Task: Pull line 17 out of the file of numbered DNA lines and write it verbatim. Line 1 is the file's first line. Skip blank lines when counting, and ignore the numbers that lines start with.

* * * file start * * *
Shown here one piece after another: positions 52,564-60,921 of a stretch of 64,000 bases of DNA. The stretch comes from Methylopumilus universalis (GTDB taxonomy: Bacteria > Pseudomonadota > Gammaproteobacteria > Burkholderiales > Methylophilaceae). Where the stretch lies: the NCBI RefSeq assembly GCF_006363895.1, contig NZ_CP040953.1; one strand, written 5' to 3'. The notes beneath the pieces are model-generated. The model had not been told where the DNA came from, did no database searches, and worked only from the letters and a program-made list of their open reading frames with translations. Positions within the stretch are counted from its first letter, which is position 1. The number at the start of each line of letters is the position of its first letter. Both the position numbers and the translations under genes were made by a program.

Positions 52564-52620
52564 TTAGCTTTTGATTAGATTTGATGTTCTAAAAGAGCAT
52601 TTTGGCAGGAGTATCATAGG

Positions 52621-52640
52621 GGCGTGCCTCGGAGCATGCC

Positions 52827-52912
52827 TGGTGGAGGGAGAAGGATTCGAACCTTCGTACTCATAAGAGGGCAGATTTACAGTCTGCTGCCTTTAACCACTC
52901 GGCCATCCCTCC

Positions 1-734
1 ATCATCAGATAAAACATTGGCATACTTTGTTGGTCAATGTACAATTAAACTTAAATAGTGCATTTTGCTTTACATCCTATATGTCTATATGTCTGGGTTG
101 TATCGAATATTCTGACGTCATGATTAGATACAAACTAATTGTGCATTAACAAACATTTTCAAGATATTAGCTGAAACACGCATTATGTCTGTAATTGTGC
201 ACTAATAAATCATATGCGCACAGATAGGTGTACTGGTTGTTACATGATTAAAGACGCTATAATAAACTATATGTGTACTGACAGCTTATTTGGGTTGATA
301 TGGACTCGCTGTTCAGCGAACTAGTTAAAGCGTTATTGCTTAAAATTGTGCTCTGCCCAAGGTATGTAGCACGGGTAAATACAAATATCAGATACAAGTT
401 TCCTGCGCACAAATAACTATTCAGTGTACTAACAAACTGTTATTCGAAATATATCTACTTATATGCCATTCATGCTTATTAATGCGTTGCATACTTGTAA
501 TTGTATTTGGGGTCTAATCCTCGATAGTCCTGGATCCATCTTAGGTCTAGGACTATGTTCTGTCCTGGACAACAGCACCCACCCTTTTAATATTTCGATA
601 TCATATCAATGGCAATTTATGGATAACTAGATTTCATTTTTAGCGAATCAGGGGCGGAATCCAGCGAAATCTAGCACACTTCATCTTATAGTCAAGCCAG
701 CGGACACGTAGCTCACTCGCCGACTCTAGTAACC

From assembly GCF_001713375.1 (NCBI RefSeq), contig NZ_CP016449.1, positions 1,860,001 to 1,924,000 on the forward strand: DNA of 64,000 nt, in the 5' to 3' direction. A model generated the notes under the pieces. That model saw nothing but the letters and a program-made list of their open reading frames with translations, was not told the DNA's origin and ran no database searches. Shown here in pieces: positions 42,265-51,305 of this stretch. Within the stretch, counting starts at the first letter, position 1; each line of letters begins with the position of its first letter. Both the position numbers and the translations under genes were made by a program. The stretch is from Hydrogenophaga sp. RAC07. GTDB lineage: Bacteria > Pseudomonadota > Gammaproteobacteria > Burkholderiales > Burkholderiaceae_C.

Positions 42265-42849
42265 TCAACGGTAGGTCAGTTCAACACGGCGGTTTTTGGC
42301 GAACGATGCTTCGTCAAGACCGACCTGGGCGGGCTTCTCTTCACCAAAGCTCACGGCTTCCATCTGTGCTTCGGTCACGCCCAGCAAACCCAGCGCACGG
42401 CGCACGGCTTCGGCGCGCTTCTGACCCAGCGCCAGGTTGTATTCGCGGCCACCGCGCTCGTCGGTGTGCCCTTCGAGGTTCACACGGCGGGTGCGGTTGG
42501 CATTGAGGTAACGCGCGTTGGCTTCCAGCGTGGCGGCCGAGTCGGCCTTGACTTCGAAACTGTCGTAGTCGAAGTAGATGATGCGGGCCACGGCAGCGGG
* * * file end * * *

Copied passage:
601 TCATATCAATGGCAATTTATGGATAACTAGATTTCATTTTTAGCGAATCAGGGGCGGAATCCAGCGAAATCTAGCACACTTCATCTTATAGTCAAGCCAG